Read the rest of this entry »

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I’m sitting in the auditorium at Cullman High School in Cullman, Alabama, while over 100 middle and high school musicians rehearse on stage.  There are wind, brass, and percussion players; a full choir; drums, guitar, and bass; and of course, the string section.  Right now Mark Wood, formerly of the Trans-Siberian Orchestra, and Laura Kaye are putting the group though its paces.  They are cranking out an energetic version of “Born to Be Wild,” the piece that will close the first half of tonight’s performance.  Everyone is involved.  Everyone is engaged. 

I’m here because the orchestra director at Cullman Middle and High Schools asked me to bring my students to help support her young orchestra program.  We have worked with Mark several times in the past, and we always have a great time performing with him.  When we received the call, we jumped at the opportunity.  In the process, our musicians have had the opportunity to meet other players who share the common interest – a love of making music.  At the end of the night, when the final chord has sounded, and the thunderous applause had faded, my students will have met new friends, new connections, who share this common bond.  Read the rest of this entry »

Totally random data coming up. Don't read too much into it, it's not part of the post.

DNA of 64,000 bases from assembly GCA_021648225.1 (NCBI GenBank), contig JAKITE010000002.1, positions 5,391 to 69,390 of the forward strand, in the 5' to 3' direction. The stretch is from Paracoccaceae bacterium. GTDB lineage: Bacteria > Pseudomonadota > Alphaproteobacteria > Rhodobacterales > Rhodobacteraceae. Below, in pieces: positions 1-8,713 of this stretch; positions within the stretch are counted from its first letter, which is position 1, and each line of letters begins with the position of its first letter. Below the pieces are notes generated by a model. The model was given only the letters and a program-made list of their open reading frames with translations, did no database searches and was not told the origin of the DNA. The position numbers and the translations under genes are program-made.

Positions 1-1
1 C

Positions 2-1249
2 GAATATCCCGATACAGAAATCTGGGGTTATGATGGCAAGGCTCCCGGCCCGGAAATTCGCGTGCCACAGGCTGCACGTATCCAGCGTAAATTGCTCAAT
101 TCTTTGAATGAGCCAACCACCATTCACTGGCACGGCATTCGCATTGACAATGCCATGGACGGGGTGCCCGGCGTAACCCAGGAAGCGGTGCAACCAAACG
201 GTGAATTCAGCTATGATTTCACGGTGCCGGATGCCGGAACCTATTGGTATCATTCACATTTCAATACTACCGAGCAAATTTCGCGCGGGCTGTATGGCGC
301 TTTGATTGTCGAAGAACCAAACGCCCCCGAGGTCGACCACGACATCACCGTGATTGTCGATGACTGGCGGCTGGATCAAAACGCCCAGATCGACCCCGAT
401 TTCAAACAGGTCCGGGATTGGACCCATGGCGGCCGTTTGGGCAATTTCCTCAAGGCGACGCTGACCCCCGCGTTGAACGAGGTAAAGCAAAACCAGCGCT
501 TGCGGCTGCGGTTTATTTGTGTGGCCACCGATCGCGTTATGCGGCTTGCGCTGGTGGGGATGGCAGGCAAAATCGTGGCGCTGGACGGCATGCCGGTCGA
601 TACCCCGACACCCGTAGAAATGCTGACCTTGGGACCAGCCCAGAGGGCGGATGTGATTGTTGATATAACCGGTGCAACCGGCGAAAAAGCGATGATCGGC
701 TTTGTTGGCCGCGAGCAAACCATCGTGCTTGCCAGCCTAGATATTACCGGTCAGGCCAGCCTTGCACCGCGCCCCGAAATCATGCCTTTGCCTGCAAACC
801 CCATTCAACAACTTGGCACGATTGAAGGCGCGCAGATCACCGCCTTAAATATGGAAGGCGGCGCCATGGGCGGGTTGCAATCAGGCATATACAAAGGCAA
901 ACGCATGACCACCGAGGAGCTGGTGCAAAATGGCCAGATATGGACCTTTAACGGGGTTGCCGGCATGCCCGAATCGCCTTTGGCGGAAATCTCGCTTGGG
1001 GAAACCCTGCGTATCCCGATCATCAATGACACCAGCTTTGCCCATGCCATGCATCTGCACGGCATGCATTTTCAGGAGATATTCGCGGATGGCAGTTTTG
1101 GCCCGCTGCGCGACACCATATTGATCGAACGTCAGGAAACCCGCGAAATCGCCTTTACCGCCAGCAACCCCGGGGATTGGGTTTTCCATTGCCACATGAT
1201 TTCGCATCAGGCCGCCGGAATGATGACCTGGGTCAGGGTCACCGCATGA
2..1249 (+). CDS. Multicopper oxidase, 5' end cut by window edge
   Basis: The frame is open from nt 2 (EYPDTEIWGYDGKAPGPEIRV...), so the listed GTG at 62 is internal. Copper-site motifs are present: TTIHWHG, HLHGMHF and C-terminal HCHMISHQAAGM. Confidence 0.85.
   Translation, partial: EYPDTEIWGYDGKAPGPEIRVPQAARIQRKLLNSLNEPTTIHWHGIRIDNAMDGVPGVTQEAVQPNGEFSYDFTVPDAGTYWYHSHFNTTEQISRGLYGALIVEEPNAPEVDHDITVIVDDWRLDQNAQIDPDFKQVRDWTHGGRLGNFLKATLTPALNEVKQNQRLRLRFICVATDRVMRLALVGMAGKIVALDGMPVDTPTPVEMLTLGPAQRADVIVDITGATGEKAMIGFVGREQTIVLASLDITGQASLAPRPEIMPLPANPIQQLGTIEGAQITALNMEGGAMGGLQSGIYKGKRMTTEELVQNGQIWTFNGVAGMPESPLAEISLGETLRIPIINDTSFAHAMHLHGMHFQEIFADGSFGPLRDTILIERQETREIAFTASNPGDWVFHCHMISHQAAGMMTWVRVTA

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Today I took about 60 fourth, fifth, and sixth graders to hear a performance by the Alabama Symphony Orchestra.  For most of these students, it was the first time they had ever heard a live performance by a symphony orchestra – for some of them it may be have been the first time they had heard a symphony orchestra AT ALL.  The funny thing is, they’re all string players.  They are all a part of our in-school string program, and they’ve all been playing for at least seven months.  But if it weren’t for today’s performance, they may have gone through their two years of string classes without ever hearing an orchestra perform.  Read the rest of this entry »